Changes in Münster as Auxiliary Bishop Geerlings retires

23795750_1127524700712501_5423271941249965540_nFive years before reaching the age of retirement, 70-year-old Bishop Dieter Geerlings retired as auxiliary bishop of Münster today. Health issues forced the early retirement. In 2015, the discovery of cancer forced the complete removal of his stomach, but by the end of 2016, the bishop had taken up all his duties again. But the necessary limitations of his physical situation proved to be incompatible with the life and duties of an auxiliary bishop, it has now turned out. Following his doctor’s advice and after consulting with Bishop Felix Genn, Münster’s ordinary, Bishop Geerlings offered his resignation to the Pope in September. Today it was accepted.

Bishop Geerlings, who is the titular bishop of Tacapæ and served as auxiliary bishop of Münster for seven years, expressed his regret at having to retire early. Responding, Bishop Genn stated:

“I am of two minds. On the one hand I am very grateful to Pope Francis for accepted the offer of resignation, because auxiliary bishops and bishops also need to take care of their health. On the other hand we lose – also when Bishop Geerlings will accept certain duties again – an outstanding auxiliary bishop, who in hindsight has been a great support to me. Dieter Geerlings was and is, also as auxiliary bishop, in the first place a pastor. He was and is always very near to the questions and concerns of the people. He is someone who goes to people and has no fear of contacts. With a keen mind and great expertise he analysed the questions which concern us as Church today. He was always led by this perspective: How can we, as Church today, be there for the people in their specific situations.”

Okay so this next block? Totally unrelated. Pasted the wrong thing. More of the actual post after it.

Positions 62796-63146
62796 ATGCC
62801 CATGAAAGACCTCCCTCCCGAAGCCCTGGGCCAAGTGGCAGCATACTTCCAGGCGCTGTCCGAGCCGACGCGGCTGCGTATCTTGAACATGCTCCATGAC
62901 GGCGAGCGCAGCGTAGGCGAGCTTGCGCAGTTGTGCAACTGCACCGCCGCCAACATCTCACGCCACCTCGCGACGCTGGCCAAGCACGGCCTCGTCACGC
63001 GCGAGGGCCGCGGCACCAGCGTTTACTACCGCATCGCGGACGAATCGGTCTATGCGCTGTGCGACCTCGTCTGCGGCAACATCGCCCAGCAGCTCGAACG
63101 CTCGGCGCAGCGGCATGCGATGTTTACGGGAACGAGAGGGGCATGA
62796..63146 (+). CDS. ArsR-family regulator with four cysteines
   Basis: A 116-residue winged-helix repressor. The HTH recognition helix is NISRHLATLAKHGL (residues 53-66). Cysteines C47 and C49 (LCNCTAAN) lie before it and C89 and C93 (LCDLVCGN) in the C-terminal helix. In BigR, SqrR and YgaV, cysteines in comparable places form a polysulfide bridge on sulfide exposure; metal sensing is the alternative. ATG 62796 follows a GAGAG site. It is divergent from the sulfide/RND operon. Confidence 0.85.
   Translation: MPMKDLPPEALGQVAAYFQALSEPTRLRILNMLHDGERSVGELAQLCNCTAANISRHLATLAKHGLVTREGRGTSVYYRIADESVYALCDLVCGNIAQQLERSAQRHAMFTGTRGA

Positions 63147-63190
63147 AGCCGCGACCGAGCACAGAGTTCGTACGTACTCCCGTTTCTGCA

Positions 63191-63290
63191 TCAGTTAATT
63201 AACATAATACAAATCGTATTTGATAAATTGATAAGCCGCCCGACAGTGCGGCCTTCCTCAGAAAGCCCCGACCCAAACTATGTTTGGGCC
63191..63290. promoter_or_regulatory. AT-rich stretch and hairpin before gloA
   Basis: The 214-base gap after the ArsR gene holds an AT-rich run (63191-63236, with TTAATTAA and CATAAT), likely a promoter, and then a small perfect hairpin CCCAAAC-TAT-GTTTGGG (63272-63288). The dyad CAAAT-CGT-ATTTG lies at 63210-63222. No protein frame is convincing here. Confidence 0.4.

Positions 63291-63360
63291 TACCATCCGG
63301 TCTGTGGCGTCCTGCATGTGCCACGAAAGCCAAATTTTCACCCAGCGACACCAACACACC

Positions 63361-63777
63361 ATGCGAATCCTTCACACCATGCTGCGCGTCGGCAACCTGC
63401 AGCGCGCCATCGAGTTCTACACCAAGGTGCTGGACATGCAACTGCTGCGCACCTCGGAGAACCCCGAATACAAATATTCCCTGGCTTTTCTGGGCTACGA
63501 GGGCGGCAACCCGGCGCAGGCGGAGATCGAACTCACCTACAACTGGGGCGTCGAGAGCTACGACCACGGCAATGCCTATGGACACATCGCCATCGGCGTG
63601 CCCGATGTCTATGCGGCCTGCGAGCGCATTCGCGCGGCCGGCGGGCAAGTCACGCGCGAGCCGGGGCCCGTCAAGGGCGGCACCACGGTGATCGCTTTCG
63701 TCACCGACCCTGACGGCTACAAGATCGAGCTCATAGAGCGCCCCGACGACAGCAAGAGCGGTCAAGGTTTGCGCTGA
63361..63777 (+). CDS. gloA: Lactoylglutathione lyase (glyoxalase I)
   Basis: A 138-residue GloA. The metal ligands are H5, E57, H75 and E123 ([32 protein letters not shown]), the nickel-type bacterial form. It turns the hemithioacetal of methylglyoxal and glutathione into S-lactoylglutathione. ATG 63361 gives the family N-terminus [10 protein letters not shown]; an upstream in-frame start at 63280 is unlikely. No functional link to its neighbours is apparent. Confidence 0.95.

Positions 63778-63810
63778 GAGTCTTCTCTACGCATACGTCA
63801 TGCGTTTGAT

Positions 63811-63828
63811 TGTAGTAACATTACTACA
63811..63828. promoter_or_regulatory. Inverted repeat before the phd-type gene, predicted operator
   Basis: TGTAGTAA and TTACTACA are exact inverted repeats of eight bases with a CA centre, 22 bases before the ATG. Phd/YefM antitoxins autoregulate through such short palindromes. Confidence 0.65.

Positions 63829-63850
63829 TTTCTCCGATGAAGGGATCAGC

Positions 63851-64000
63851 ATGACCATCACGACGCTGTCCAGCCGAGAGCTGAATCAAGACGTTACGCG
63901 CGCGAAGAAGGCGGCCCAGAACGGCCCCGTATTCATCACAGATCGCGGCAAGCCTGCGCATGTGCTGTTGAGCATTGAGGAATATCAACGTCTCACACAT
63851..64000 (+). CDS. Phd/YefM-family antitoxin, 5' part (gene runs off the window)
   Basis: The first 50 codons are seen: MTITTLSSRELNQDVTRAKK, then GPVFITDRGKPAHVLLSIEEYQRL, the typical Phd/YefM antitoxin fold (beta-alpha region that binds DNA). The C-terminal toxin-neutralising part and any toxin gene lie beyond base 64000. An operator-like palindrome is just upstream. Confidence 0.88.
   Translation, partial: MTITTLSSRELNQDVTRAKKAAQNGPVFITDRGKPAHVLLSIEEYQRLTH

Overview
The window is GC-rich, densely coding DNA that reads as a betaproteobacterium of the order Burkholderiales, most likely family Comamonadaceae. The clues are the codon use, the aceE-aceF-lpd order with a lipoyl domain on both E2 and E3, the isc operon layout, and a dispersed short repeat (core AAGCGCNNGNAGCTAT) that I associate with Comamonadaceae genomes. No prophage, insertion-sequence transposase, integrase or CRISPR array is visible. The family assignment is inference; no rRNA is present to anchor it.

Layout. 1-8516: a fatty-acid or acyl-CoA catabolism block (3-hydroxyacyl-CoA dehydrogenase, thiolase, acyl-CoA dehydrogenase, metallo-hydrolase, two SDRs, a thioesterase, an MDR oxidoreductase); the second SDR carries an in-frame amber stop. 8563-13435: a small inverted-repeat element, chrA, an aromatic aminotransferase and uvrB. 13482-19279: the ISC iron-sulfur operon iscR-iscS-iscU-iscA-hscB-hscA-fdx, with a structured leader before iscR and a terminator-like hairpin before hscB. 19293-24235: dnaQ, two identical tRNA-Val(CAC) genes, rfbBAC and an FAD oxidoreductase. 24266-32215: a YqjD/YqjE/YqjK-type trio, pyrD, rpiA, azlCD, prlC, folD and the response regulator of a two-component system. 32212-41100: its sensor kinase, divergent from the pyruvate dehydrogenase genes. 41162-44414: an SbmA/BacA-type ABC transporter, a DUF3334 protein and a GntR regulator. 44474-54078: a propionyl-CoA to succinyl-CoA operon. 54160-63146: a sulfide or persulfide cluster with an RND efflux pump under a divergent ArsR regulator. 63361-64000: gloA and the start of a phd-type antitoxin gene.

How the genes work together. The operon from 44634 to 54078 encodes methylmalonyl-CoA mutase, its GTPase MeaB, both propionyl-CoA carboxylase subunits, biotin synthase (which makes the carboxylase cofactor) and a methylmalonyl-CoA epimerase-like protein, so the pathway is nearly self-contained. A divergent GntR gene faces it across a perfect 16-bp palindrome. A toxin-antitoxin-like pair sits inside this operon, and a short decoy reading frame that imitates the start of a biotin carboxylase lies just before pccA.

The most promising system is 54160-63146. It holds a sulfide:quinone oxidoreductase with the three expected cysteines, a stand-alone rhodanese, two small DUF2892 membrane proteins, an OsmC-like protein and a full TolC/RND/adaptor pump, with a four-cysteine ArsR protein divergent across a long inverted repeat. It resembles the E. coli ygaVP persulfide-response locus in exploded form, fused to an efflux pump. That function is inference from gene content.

Although Bishop Geerlings has now laid down his duties as episcopal vicar for the region Coesfeld/Recklinghausen and is no longer a member of the curia of the diocese or the German Bishops’ Conference (he was a member of the committees for caritas and migration), he remains, when his health permits, available for confirmations and also remains rector of the church of St. Clement in Münster, member of the cathedral chapter and pastor for the non-German speaking Catholics in Münster.

The retirement of Bishop Geerlings sets, so it seems, an already planned change in the ordering of the Diocese of Münster into motion. Until now, the diocese consisted of five pastoral regions, each under the pastoral responsibility of an auxiliary bishop. Citing the decreasing number of priest, Bishop Genn says that, while fewer priests are available in the parishes, things can’t remain as they were at the head of the diocese. Bishop Geerling’s pastoral region, Coesfeld-Recklinghausen, will be split up: Coesfeld will be added to Münster and Warendorf under the responsibility of Bishop Stefan Zekorn, while Recklinghausen will join Wesel and Kleve, which form Bishop Rolf Lohmann’s pastoral area. Borken and Steinfurt (Bishop Christoph Hegge) and Oldenburg (Bishop Wilfried Theising, not on the map below) remain unchained.

 

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With the loss of one pastoral region, Münster will henceforth have four instead of five auxiliary bishops; still the highest number of any German diocese, though.